Contrasting Colours in Gardens and Containers

Contrasting colours rather than complementary ones make a bigger impact in your garden. Most people tend to opt for complementing colors when choosing plants. I always tell my clients remember, you are not wearing the plants, they do not have to match!

Choose colours that are opposite (not next to) each other on the colour wheel to create some drama:

Photo by Sharon McCutcheon on Pexels.com

Use Colour Contrasts in Containers Too

I love using coleus in containers for the wide range of contrasting colour in their foliage. Straight from the nursery, choose from the many options in contrasting colour combinations within the same plant! The chartreuse green of creeping jenny or sweet potato vines make the red tones of the coleus pop in your creations:

For full sun containers, I tend to go for purple, pink, red, blue and yellow for the “fillers” and “spillers.” Their bright colours look so summery and vivid against the various shades of green which are perfect backdrops for “thrillers” and additional “spillers.”

Choose Perennials with Contrasting Flower Colours but the Same Bloom Time

When choosing perennials for your garden beds, instead of picking matching colours, try selecting contrasting colours in plants that bloom at the same time. For example, this yellow ligularis in front of a purple clematis creates a much more eye-catching scenario than two yellow or two purple plantings.

contrasting colours
ligularis and clematis

Another great example in my yard is my collection of daylilies I have in a raised bed at the side of my house. From dark wine-red to pale peach, they are contrasting yet compliment each other beautifully!

Foliage with Contrasting Colours

Another trick to make individual plants stand out is to place contrasting foliage colours next to or in front of each other. An example here is the leaves of a purple smoke tree (that just had a haircut so will soon be much taller) behind (right now it looks like it’s inside) the bright green leaves of a hydrangea.

contrasting colours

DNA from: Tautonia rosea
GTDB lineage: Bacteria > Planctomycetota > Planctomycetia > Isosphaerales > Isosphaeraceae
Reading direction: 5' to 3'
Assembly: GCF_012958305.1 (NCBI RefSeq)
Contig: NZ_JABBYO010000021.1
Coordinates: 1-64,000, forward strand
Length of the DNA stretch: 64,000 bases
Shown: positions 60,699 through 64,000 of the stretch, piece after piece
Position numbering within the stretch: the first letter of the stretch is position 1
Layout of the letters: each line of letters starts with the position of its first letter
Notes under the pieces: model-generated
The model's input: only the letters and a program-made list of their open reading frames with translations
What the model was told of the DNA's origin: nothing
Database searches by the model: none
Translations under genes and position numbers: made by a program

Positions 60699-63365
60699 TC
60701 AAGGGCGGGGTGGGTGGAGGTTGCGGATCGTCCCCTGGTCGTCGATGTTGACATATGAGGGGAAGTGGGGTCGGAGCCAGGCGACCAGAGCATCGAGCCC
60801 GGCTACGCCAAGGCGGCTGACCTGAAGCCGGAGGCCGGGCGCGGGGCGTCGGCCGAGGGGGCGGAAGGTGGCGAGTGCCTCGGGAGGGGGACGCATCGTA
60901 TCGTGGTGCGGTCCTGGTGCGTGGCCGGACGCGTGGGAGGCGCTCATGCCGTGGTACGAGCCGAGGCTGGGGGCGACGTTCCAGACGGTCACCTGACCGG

purple smoke tree and hydrangea

Try some new contrasting combinations in your garden to create some drama. Be sure to send me pictures of your combinations.

Remember, forget the matchy-matchy look, you are not wearing the plants!

Thrillers, Fillers, and Spillers

When designing summer, autumn, or winter containers be sure to follow the thrillers, fillers, and spillers rule for maximum effect. The “thriller” is the center, tallest plant. The spillers go around the perimeter of the pot; choose ones that sprawl “spill” over the edges. The fillers go in between the thrillers and the spillers to fill in the bare spots.

photo credit

Annuals or Perennials?

Most people choose annuals over perennials for their summer containers. That’s because annuals bloom all summer until frost kills them off. Perennials, on the other hand, bloom for two weeks on average, if you’re lucky. You can use a combination of both for your thrillers, fillers, and spillers. For example, perennial ornamental grasses make an awesome, inexpensive (dig a clump up from your garden) “thriller” (center) for containers.

Sun or Shade?

When designing your container, be sure to take its intended location into consideration. Some plants (both annuals and perennials) like full sun, others full shade, with others somewhere in between. Don’t try to combine these different requirements in the same container. If you do, some will thrive, and others will fizzle.

You can probably tell from these pictures that coleus and hibiscus are my favourite annuals for shade and sun containers respectively….

Fertilizer

Containers of annuals can be fertilized weekly right up until frost. This practice will keep the annuals looking cheerful as long as possible. Perennials need less fertilizer, especially those in garden beds when monthly is ideal up until August (in zone 4/5).

Deadheading and Pinching

Deadheading, or removing spent blossoms, helps to keep your containers looking nice all season. For annuals and perennials with flowers on stalks, remove the stalk right back to the first set of leaves after the flower has passed its peak. This practice often encourages repeat blooming. Others just need the faded flowers picked off.

Pinching the center of annuals and perennials encourages them to get bushier instead of leggy.

Frost Warnings

While annuals will be affected by frost, most perennials will not. Some annuals tolerate a light frost, others not so much. Of course, the first frost date varies across the globe, sometimes year to year within the same area.

In other words, frost is unpredictable.

Perennials can overwinter in your containers if you choose plants two zones hardier than what is normally hardy in your area. Otherwise, you can stick them in the ground to overwinter, to use again the following spring.

You can extend the season on both ends by heeding frost warnings in your weather forecast. In the spring I tend to start my containers early to ensure I get the annuals I want. If a frost warning is issued, I move the containers into my garage, off the (cold) cement floor, for the night in question. The same technique can be used in the fall when a sporadic early frost is in the forecast.

Once frost has set in for several days, you are fighting a lost cause. It’s then time to switch your concentration to fall or winter containers. Use the same thrillers, fillers, and spillers technique to create unique designs…